My hunt for a really good Chinese dumpling next took me to Houston's two other restaurants with "dumpling" in the title: Dumpling King and Auntie Chang's Dumpling House.
These two restaurants look very different. Dumpling King is in a dark little space in a dreary strip mall on Westheimer near Voss. A wall cuts off most of the light that would otherwise come through the small front window. The restaurant's interior is dingy and depressing. At lunch, there are few customers, although about half are Asian.
In contrast Auntie Chang's is on the second floor of a high class shopping center on Westheimer at Shepard, near River Oaks. The interior is spacious, with many open windows that look out over the city. The design is upscale particularly waves of fabric on the ceiling. And, unlike Dumpling King there are many customers, representing all races, except Asians.
You guessed it, my first impression is that Dumpling King is highly authentic and Auntie Chang's is not. In Chinese restaurants, there usually is an inverse relation between the quality of the interior decorating and the quality of the food. The interior decorating at Dumpling King is so horribly awful, that the food must be great. But then, the real proof is in the dumpling.
First, I should mention that my assessment focuses on a dumpling's three components: (1) the pasta, (2) the filling, and (3) the condiments. A great dumpling strikes a balance between the pasta and filling. If the pasta is too thick, it smothers the filling. If the pasta is too thin, it lacks the toothsome quality of a great dumpling. Additionally, the filling should not be an afterthought. The filling should be able stand on its own as a tasty food, without condiments. A good set of condiments adds the finishing touch -- some individualized extra flavor and spice to turn a great dumpling into a perfect dumpling.
At both Dumpling King and Auntie Chang's, I am immediately impressed with the condiments. Dumpling King offers jars of vinegar, ginger, soy, sesame oil, and chili paste. Auntie Chang's adds a yellow sweet and sour sauce and a second kind of chili peppers, and has all the other condiments except vinegar. This is a bit disturbing because vinegar is a crucial dumpling condiment. Nonetheless, at both restaurants, I am able to mix up condiments into my own spicy, flavorful sauce.
Dumpling King's plate of 10 assorted steamed dumplings is good, but not great. The pasta is a nice texture, but some of the fillings are indifferent. For instance, the pork and chicken dumpling fillings look and taste like lumps of boiled meat. The best of the bunch is a vegetable dumpling. I could not identify the ingredients, except greens and cabbage, but it tastes like the filling for a very good egg roll. I can imagine better vegetable dumplings, but these have more flavor than the veggie dumplings I have tried at other restaurants during my hunt.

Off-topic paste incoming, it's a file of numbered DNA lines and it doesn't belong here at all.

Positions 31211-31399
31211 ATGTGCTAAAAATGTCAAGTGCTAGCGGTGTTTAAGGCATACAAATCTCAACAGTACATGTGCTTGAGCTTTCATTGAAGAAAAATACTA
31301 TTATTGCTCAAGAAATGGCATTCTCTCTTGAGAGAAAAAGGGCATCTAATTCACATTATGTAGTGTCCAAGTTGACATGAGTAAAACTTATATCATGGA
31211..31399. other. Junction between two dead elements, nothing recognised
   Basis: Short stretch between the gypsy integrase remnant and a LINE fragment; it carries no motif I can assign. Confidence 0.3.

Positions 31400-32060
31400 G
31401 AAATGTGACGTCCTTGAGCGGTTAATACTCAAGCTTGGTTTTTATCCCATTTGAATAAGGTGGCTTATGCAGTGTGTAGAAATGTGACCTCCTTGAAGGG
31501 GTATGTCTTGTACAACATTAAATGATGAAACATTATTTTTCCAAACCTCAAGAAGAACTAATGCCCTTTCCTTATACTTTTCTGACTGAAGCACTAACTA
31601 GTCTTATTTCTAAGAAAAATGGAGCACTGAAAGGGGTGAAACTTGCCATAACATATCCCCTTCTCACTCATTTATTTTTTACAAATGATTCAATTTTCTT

Auntie Chang's plate of 8 assorted steam dumplings is no better, but no worse. These dumplings are somewhat smaller, and the pasta a bit lighter. Like the restaurant's decor, Auntie Chang's seems to take more care in creating the look of these dumplings. The pasta has an oblong shape with carefully constructed ridges on top. If you are a Star Trek fan, you would recognize that they look exactly like the alien spacecraft in the first episode of the first season of Next Generation. Coincidence? Or did Star Trek's set designers order Chinese take out.
Like Dumpling King, the fillings at Auntie Chang's seem a bit indifferent. The pork and chicken are tasteless lumps of meat. The shrimp dumplings look like they use miniature shrimp, which are usually frozen and inferior, instead of chopped fresh shrimp. And the veggie filling -- basically just greens -- is not as interesting as the veggie filling at Dumpling King. Overall, Auntie Chang's has a slight edge for the pasta, and Dumpling King has a slight edge for the fillings. At both places, the dumplings are just so-so on their own, but they improve greatly if you know how to mix a great sauce from the condiments.
Now I have exhausted all four Houston restaurants named "dumpling," and I am left wondering, surely there is a better dumpling in Houston? Surely some restaurant can make a more flavorful dumpling without having to add strongly flavored condiments? Surely the inside of a dumpling can be more interesting? But where can I find this elusive great dumpling?
NEXT: Alternative dumplings at Benjy's and Kubo's